Attendees at ProMat 2023 in Chicago next week will be able to see the latest robots for many supply chain and manufacturing applications. RIOS Intelligent Machines Inc. said it has developed haptic intelligence for manipulation tasks that were previously difficult to automate, such as packing, machine tending, and autobagging.
Smarter and more dexterous robots sound great, but how can the majority of warehouses, which are not yet automated, get started with them? Robotics 24/7 chatted with Dr. Bernard Casse, founder and CEO of RIOS, about rethinking business models as capital becomes scarce and how the robotics-as-a-service (RaaS) model can enable robot adoption.
Do your due diligence
Even before Silicon Valley Bank's problems, robotics suppliers and users were complaining about a lack of capital. What does that mean for the industry?
Casse: VCs [venture capitalists] are becoming risk-averse. 2023 may have a recession, and investors want to figure out which companies are category leaders.
Bernard Casse, RIOS
That's a shift from the mindset of previous years—it's no longer growth at all costs, pouring in money, and startups hoping they'll make it. We've seen inflated valuations and not the revenue VCs had hoped for.
Now, companies can only hire based on revenue per employee; executives want metrics and to see unit economies.
Customers want to know that their robotics suppliers will stick around for a while. The due diligence for investors and customers typically took a month to a month and a half, but now, it's four months and higher. We've had weekly meetings for due diligence for more than six months. Everyone is rethinking their business models.
But at the same time, haven't worker shortages continued pressure toward automation?
Casse: It's a national crisis, with about 5 million jobs unfilled and the labor force participation rate going down as 3.4 million people have left the U.S. workforce. Some have retired, and some are never coming back to their old jobs.
The dilemma is that everyone wants automation. 3PLs [third-party logistics providers] tell us, “Automation's the real deal. I want a scalable, robotic task force, but it costs millions and is disruptive. Which suppliers should I talk to?”
Their first instinct is to go the the “big four” [industrial automation providers, ABB, FANUC, KUKA, and Yaskawa], but that's like looking for a plumber in a phone book.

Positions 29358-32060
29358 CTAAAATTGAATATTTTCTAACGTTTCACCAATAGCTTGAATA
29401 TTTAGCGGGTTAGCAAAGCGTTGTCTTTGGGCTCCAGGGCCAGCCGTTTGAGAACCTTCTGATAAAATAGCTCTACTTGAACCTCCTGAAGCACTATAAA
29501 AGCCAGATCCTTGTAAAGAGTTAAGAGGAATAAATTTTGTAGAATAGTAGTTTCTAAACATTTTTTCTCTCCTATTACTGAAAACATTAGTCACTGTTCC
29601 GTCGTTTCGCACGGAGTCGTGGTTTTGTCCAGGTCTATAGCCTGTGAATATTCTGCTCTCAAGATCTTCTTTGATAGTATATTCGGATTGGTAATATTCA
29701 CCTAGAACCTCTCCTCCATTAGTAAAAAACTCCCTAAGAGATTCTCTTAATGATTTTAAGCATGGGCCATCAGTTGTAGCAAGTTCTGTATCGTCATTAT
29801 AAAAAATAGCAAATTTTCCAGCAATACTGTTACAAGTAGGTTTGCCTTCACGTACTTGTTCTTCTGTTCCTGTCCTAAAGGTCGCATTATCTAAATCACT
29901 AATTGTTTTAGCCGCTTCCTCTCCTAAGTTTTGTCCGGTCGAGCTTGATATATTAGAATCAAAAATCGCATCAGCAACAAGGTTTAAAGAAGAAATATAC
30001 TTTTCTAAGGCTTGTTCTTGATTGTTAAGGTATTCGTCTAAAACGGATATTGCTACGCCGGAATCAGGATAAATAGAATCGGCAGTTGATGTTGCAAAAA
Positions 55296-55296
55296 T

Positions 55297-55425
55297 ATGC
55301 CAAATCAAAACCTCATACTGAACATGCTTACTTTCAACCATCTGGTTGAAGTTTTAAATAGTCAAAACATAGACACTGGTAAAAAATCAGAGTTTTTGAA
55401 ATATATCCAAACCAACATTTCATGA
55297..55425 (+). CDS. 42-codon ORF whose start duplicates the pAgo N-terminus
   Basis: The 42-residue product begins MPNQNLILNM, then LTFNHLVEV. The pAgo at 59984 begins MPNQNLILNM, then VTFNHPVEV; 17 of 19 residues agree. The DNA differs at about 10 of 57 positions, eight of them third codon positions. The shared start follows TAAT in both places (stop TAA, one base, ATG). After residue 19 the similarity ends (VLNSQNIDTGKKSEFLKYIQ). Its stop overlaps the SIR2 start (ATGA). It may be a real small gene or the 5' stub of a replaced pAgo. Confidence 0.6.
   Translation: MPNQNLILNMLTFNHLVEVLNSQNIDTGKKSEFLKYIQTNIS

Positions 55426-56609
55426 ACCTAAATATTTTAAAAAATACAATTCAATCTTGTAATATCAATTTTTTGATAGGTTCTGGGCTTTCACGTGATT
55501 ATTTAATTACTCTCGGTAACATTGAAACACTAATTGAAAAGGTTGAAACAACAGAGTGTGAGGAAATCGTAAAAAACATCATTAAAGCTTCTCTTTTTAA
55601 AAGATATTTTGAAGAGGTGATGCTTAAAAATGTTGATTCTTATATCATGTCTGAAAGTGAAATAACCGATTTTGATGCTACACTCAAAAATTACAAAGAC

RIOS previews discussion of robotics as a service
You'll be speaking about RaaS at ProMat. How can it help?
Casse: Comparing traditional business models works for established businesses, like capex [capital expenditures] and automotive manufacturers. But what about bleeding-edge technologies?
It's all about certainty. Customers will pay money when they're very confident a product or service will work out and that the company has a track record of deploying on a large scale.
Common objections to automation include:
“It's too bleeding-edge.”
“I don't want to be a guinea pig.”
“I prefer gross margins.”
“There are not enough referrals. We want more proof points.”
“We're not sure we can meet KPIs [key performance indicators].”
“The provider has existential risks.”
In addition, some executives fear they will look bad if the machines don't work out. But RaaS can address all these concerns.
The “six pillars” of RaaS that I'll discuss at ProMat include maintenance, zero money down, a pay-as-you-go model, leasing, white-glove service, and 24/7 support. We're moving away from the concept of “pure RaaS.”
RaaS is based on the software-as-a-service or SaaS model, but how does RIOS look at services for hardware versus those for software?
Casse: It's all about flexibility. We address it very differently than other providers. We don't distinguish between hardware and software. We just provide services to customers, some of whom want a one-stop shop.
Midmarket or small businesses are happy if we can match or be close to labor rates. They'll pay a fee that's reasonable to them for a single solutions provider.